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Is JavaScript’s Math broken?

So I'm writing a program that calculates numbers to very precise values, and I learned the hard way that numerical values are never exactly as they seem. For example:

<script type="text/javascript">
var num=80.902
var difference=(num*10-Math.floor(num*10))/10;

This shows that there is an actual difference of 0.001999999999998181. Is there any way to go about making these numbers exact? I'm guessing it's some sort of memory thing, so is there a way I'm supposed to make it into a double or something? It's annoying having to compare data to a number smaller than 10^-13.

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marked as duplicate by David Hedlund, Joachim Sauer, slebetman, Nimit Dudani, alestanis Nov 7 '12 at 11:45

This question has been asked before and already has an answer. If those answers do not fully address your question, please ask a new question.

dupity dupity dupe (google for it) –  Andy Ray Nov 7 '12 at 7:40

1 Answer 1

This is an inherent limitation to javascript. Its not designed for fine precision float number math.

This question is where you want to look: Elegant workaround for JavaScript floating point number problem and here Is JavaScript's Math broken?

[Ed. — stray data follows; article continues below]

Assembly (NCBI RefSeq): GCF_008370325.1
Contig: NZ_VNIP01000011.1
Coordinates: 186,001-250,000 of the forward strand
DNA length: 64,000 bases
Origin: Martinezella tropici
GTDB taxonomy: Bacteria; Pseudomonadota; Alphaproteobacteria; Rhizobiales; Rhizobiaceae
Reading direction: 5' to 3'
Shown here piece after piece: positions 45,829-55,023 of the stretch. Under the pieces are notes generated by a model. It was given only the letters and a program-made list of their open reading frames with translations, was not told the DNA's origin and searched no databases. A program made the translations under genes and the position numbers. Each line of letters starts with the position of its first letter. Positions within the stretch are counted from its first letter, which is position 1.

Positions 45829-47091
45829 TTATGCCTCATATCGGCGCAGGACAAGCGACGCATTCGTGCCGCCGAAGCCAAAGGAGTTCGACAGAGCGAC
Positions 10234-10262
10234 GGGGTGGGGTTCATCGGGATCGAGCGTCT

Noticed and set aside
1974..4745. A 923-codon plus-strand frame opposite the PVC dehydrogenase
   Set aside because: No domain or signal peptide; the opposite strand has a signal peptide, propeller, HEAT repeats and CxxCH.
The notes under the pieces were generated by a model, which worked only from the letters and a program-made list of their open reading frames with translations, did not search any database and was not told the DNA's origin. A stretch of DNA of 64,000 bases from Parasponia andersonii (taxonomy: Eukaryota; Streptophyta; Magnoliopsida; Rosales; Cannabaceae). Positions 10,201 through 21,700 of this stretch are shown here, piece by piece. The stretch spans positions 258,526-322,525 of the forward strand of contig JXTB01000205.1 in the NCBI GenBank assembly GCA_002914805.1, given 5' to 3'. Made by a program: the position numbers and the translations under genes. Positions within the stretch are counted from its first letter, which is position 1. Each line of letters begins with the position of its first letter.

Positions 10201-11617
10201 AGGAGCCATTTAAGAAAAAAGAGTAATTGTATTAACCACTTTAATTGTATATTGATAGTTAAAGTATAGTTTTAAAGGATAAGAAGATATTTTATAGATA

... and I would guess that JavaScript is the worst language for float precision.

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Actually, that's not a restriction inherent to JavaScript, but a restriction inherent to floating point numbers. And JavaScript isn't significantly worse with regard to that than any other popular language. –  Joachim Sauer Nov 7 '12 at 7:51
Well, its inherent to floating point math in programming, and since JavaScript is a programming language, its inherent to JavaScript as well... was my thought process. And in my experience, when using JavaScript, I couldnt get as high precision as other languages, I assume because in other languages I could use double –  Pimp Trizkit Nov 7 '12 at 8:00
And dont forget Fortran, it was designed to be more precise. It may not be a "popular" language. But it is still the dominate language for a number of applications. The newest version was approved just over 2 years ago. –  Pimp Trizkit Nov 7 '12 at 8:12
@PimpTrizkit: It's not a question of precision. Some numbers just can't be represented exactly in binary floating point format. Regardless weather you use float or double. It's the same problem as the value of 1/3 having no exact decimal representation. –  slebetman Nov 7 '12 at 8:20
Yes, Im aware of this. But, you can hold more .333333s in a double than you can a float before the last few get distorted. Thus higher precision, IMHO. –  Pimp Trizkit Nov 7 '12 at 8:23

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